Microsoft disables automatic IE 8 downloads

It's for your own good


Microsoft will cushion you from the Internet Explorer 8 standards mess with software to prevent automatic download of its next browser to your machine.

The company has released an IE8 Blocker Toolkit that will stop users installing IE8 via its Automatic Update service before compatibility testing has been finished.

Microsoft's IE8 Blocker Toolkit will prevent Windows XP and Windows Server 2003 users from getting IE8 as a "high priority" and those on Windows Vista and Windows Server 2008 getting IE 8 as an "important update." Instead, IE 8 will arrive as an optional install.

Microsoft said it's delivering the toolkit because - despite its own testing - "IT organizations will still want to test the browser before it is deployed."

IE blocker toolkits are not a new idea and have been introduced before by Microsoft. The thinking is that organizations can test new versions of IE against their own applications before they roll out the new software on PCs and servers to ensure compatibility and no breaking changes.

IE8, though, faces a unique challenge. For the first time, regular users - never mind employees accessing their companies' unique applications or other online properties - might not be able to view millions of ordinary sites online using a new version of Microsoft's browser.

The problem centers on the fact that IE 8 has been built to support web standards, a major departure from the past. Microsoft has decided that IE8 should also support the legacy of sites built to render using non-standards compatible IE. It's doing this by offering users the ability to view web sites using a "default mode" (for standards viewing) and a "compatibility view" (to view old sites).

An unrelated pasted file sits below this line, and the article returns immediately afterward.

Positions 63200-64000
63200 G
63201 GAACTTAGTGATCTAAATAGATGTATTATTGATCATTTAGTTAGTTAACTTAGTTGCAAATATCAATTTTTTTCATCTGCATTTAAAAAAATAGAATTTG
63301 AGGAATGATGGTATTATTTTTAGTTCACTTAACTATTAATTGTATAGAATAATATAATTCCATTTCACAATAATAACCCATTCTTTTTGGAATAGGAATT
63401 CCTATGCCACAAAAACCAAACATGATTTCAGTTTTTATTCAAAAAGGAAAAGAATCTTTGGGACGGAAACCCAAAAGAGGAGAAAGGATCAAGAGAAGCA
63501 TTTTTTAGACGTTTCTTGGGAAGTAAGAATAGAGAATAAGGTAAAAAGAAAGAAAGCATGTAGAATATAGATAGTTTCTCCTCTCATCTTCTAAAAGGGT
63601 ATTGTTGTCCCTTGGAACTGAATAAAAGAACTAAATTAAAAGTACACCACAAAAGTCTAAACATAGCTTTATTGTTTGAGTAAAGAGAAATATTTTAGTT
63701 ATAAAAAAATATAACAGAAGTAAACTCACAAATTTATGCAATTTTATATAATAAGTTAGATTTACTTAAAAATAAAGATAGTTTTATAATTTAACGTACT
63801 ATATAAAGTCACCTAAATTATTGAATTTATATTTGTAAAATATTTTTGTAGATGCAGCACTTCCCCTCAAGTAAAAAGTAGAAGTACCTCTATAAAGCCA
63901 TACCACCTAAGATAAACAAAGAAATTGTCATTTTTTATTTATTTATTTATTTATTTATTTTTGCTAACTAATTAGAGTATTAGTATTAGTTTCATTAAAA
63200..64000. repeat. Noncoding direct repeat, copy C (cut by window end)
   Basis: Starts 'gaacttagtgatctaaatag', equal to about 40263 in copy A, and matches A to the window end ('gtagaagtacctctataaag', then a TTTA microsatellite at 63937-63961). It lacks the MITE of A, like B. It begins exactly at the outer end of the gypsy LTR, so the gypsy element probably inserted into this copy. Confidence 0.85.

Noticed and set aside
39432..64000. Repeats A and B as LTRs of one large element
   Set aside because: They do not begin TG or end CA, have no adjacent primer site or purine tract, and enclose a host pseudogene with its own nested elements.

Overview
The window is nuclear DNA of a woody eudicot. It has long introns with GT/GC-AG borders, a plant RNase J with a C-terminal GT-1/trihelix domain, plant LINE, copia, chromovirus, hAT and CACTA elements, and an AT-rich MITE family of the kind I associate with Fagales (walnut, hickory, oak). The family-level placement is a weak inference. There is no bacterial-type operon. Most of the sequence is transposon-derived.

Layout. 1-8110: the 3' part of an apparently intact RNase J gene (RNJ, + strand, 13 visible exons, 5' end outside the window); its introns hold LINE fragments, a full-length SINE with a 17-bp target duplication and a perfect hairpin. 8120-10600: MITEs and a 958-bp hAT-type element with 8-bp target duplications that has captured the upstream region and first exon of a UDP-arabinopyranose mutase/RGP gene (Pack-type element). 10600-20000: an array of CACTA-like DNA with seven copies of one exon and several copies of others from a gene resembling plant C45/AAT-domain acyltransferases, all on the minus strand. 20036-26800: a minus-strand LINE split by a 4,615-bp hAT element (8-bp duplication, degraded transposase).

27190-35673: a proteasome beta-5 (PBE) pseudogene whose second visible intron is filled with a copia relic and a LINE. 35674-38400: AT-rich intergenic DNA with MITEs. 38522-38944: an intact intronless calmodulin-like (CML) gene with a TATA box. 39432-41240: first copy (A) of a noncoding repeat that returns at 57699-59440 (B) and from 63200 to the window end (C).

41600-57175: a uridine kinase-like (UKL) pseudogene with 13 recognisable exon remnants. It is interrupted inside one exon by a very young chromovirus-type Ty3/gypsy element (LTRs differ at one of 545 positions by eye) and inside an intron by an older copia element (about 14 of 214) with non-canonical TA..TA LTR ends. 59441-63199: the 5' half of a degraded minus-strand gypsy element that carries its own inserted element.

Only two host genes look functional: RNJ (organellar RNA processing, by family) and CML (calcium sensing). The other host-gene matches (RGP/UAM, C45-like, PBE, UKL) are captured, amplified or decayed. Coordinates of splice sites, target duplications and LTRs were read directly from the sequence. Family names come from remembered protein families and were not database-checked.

The idea was users could switch between both.

The problem is: Early betas have found users are not switching modes and are instead viewing all sites using the wrong mode. Others report that even in default mode, the same sites they visit don't always render properly, so sometimes they work and other times they don't.

Some major web sites, meanwhile, have not heeded Microsoft's advice to test they work with IE8 in default standards mode or they have not added a special tag or HTTP header to their site that would instruct IE8 to view the site in compatible-view mode.

All this has combined to help push back IE8, with a third beta now due this year.

In a sign of the scale of the problem, Microsoft said the IE 8 Blocker does not have an expiration date. That means that until there's an official change of policy by Microsoft, users will not be getting IE 8 by default and will need to go on installing the software themselves.

Given the fact that automatic updates are a slick way to drive uptake of new software because it requires a minimum of effort by the end user, that's bound to delay uptake of IE8. That could help see IE's overall market share further eroded while Firefox and Safari continue their steady gains, based on either smooth download and update processes or growing sale of Macs and iPhones.

The saving grace could be IE8 beta testers. Microsoft's blocker toolkit won't block the final version of IE8 being offered to users who've have got pre-release versions of IE8 on their machines. ®


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